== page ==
The bill also seeks to clarify rules governing programs on American Indian reservations, according to Patricia Laird, a senior analyst with the House Select Education Committee, which drafted the measure.
Neither that bill nor the Senate bill, however, contains a Bush Administration proposal to require states to charge fees for services based on parents' ability to pay. That proposal is included in a separate measure, not expected to pass, that was introduced by Representative Bill Goodling, a Pennsylvania Republican.
Deadlines for the infant-and-toddler program were already extended earlier this year under a separate measure approved by the Congress in May. (See Education Week, May 29, 1991.)
Medicaid expenses shared by the state and federal governments are expected to more than double in the first six years of the decade, according to a Bush Administration task force.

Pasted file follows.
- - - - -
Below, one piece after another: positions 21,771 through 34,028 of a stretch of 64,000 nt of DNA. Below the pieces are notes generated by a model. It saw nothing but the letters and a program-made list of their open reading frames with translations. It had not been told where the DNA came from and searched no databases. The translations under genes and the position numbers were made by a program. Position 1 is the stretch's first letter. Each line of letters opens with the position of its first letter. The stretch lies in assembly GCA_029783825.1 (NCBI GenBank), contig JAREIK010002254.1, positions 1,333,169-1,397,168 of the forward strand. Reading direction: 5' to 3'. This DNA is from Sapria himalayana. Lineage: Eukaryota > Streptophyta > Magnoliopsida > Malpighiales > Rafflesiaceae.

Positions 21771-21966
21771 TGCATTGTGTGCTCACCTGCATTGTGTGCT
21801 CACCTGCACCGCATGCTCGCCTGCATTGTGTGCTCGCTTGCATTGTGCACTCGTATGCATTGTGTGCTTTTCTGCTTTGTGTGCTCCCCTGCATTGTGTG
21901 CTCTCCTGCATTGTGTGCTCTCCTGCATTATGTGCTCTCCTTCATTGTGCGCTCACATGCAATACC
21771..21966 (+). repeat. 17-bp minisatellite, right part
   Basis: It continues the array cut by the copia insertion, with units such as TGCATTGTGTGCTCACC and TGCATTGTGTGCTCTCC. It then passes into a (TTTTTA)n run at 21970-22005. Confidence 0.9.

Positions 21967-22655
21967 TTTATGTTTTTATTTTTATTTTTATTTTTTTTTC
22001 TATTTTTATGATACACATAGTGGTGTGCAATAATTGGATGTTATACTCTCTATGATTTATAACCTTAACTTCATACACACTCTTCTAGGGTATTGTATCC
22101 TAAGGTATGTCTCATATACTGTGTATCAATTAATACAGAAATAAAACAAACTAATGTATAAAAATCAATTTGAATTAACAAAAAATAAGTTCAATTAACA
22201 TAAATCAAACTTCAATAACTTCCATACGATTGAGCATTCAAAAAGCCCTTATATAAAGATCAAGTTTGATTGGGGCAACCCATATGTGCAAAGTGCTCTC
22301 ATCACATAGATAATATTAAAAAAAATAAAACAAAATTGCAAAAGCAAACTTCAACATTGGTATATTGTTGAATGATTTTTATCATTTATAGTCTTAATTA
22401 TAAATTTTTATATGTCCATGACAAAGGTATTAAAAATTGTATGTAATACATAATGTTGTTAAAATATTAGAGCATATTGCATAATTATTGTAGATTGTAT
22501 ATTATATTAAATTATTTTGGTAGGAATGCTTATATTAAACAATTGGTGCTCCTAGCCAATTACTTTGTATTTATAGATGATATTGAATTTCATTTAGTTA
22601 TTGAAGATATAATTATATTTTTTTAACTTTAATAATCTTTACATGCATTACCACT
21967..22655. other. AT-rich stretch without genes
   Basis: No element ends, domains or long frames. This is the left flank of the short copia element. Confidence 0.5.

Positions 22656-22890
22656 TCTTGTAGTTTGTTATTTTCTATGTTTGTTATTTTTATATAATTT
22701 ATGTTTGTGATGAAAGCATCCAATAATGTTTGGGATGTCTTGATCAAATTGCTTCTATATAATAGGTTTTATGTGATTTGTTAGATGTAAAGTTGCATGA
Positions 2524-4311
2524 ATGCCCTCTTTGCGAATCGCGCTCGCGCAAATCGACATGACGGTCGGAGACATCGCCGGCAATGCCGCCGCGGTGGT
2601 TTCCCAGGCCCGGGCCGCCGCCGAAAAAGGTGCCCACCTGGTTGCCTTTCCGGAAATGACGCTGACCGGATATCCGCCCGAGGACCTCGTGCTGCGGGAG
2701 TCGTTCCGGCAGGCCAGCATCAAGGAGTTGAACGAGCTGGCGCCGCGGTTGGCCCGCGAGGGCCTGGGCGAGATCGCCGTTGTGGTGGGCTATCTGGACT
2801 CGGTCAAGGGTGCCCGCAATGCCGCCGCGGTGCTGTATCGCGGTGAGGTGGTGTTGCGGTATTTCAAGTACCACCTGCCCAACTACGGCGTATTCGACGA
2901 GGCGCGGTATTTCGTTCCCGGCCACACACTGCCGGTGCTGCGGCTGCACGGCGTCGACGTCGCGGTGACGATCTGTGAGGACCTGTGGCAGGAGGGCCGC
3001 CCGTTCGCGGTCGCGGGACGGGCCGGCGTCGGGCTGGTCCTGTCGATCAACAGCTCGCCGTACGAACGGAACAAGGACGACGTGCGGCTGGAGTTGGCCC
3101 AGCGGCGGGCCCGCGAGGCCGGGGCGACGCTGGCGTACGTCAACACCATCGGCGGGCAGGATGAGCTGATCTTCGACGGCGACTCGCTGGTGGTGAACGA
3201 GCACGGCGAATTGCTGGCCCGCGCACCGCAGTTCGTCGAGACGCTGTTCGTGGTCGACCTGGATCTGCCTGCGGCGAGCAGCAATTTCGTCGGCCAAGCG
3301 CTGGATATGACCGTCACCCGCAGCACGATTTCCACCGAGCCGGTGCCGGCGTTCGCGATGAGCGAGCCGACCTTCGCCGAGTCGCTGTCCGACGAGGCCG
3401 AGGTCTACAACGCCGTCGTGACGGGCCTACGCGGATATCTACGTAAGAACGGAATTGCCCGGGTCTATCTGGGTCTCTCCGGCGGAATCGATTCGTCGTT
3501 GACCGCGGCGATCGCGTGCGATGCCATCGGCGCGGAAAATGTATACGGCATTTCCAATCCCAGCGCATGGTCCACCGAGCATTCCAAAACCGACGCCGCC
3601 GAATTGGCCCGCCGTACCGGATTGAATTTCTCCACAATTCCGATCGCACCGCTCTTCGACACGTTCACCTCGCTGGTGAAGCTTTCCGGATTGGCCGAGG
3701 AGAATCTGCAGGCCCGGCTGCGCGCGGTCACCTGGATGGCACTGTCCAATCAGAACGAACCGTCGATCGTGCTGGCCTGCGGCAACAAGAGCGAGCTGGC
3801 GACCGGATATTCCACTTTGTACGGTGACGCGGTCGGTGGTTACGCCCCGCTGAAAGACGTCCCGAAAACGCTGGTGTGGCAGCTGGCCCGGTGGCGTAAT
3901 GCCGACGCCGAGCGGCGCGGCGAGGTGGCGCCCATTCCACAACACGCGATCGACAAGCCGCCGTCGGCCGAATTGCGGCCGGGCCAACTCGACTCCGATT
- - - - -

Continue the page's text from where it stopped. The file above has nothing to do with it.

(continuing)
Officials estimate that Medicaid spending will rise from $72 billion in 1990 to $200 billion in 1996.
The increase is expected to stem from inflation, program expansions ordered by the Congress, and rising health-care costs, according to the report by the Health and Human Services Department and the Office of Management and Budget.
Managing health-care costs is expected to be the primary focus of the National Governors' Association's summer meeting this year. It will also be prominent on the agenda at the annual meeting of the National Conference of State Legislatures.
Economists and education advocates alike have argued that expensive new Medicaid mandates have been responsible for squeezing state budgets already hit hard by inflation.